Brass is composed of 65 to 85 percent copper and 15 to 35 percent zinc. Like many metals, brass hardens when worked, such as by bending, hammering or otherwise shaping it, which makes it difficult to work and shape further. At the atomic level, hardening results from dislocations between layers of atoms. If a metalsmith heats brass to the point where the atoms possess sufficient energy to rearrange themselves back into well-ordered layers, and then rapidly cools the metal -- a process called tempering -- the metal returns to its softer, more pliable state.
Placing the hot brass object in water may result in the rapid generation of steam. The use of gloves and protective eyewear during this step is strongly recommended.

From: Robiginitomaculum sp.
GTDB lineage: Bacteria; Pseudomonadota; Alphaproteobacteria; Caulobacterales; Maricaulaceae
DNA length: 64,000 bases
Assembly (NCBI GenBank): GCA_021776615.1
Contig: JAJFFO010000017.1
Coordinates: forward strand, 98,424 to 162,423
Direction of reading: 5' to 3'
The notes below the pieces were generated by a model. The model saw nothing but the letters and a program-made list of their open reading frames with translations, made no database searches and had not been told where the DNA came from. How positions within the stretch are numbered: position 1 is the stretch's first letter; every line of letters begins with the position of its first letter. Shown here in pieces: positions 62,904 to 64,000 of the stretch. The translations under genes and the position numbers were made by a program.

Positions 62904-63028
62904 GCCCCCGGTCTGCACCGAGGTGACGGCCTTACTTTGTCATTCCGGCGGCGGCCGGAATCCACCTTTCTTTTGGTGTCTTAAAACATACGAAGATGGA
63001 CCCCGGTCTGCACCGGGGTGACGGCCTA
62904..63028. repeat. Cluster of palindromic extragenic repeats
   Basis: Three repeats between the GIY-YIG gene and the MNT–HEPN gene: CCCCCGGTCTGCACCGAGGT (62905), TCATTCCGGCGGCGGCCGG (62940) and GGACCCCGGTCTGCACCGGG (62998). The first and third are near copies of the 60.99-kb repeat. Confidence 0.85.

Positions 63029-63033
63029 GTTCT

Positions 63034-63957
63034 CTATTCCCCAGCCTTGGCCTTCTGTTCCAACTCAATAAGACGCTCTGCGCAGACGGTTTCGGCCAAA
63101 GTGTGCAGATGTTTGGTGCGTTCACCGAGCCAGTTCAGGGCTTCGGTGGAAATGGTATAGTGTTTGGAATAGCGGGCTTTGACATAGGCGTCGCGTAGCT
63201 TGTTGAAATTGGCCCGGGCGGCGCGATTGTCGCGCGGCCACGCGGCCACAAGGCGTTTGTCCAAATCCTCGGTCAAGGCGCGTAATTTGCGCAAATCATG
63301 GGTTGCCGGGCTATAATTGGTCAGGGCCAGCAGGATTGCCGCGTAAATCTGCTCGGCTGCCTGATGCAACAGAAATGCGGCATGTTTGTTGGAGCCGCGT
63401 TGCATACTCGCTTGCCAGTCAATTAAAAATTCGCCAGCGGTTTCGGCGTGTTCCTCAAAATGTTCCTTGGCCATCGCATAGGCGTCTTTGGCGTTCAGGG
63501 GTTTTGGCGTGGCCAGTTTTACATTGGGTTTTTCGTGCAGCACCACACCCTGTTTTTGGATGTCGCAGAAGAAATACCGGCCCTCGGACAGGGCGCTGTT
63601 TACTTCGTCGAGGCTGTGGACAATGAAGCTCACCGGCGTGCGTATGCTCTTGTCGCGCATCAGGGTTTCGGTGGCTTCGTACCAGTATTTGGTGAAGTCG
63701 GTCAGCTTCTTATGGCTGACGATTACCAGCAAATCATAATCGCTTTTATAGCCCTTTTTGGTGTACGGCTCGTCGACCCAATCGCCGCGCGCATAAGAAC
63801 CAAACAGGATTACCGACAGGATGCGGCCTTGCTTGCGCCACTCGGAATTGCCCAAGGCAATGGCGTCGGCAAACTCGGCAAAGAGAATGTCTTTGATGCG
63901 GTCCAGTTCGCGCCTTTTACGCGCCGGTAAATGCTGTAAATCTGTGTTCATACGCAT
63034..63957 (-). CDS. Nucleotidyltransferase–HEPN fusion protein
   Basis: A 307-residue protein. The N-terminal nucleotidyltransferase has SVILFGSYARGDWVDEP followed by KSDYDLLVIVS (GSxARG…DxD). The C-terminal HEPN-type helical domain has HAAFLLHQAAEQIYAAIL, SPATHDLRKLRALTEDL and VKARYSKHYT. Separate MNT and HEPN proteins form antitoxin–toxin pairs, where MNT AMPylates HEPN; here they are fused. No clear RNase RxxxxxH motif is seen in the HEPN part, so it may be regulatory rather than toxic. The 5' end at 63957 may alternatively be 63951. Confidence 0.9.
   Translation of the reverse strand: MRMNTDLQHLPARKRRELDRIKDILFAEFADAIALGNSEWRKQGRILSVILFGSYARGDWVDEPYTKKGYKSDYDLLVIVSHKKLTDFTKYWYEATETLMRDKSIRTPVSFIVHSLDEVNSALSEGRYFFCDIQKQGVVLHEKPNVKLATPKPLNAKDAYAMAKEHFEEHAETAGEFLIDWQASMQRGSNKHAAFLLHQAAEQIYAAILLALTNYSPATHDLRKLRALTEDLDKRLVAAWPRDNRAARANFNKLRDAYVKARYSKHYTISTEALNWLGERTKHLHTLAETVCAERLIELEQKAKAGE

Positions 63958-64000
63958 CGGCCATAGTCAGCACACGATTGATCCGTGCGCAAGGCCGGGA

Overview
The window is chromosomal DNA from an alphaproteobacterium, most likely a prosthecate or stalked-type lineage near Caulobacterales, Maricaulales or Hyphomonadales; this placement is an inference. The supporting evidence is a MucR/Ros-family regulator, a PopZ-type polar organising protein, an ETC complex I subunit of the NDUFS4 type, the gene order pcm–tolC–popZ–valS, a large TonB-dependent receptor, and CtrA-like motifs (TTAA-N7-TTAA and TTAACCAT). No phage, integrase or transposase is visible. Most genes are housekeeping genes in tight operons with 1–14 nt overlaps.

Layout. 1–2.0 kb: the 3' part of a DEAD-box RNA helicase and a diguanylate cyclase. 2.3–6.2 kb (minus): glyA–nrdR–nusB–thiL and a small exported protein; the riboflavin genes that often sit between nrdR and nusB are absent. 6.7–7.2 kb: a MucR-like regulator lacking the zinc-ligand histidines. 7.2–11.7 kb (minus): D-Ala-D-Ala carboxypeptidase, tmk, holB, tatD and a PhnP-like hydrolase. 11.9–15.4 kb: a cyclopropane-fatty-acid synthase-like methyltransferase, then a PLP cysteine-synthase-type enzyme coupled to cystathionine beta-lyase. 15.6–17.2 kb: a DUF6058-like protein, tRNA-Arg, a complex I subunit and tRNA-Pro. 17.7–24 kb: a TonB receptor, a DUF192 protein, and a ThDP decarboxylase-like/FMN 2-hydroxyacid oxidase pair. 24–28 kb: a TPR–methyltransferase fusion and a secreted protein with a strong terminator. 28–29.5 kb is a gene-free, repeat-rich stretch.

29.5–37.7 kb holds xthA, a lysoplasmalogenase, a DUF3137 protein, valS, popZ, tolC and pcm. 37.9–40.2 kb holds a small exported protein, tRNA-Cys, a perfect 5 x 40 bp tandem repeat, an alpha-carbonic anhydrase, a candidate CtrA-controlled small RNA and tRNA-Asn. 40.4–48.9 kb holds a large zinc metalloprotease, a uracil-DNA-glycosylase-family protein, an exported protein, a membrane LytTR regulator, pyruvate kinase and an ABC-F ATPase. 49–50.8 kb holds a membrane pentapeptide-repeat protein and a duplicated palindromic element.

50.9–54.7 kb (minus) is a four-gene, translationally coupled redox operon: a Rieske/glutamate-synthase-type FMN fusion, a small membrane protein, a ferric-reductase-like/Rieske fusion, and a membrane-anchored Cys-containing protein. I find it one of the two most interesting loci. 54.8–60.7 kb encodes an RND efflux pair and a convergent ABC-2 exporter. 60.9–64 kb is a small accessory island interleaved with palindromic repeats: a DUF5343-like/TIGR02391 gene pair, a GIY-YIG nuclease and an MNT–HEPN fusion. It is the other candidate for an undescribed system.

Place the brass object in an oven or kiln and set the temperature to 565 degrees Celsius or 1050 Fahrenheit. Leave the object in the oven for at least 2 hours.
Put on a pair of heat-resistant gloves and use a set of long tongs to remove the object from the oven and place it on a fire brick or aluminum block for approximately 3 minutes.
Fill a large bucket with water, then grasp the object again with tongs and quickly submerge it in the water. After 8 or 10 seconds, remove the object from the bucket. The object should now be cool to the touch and tempered.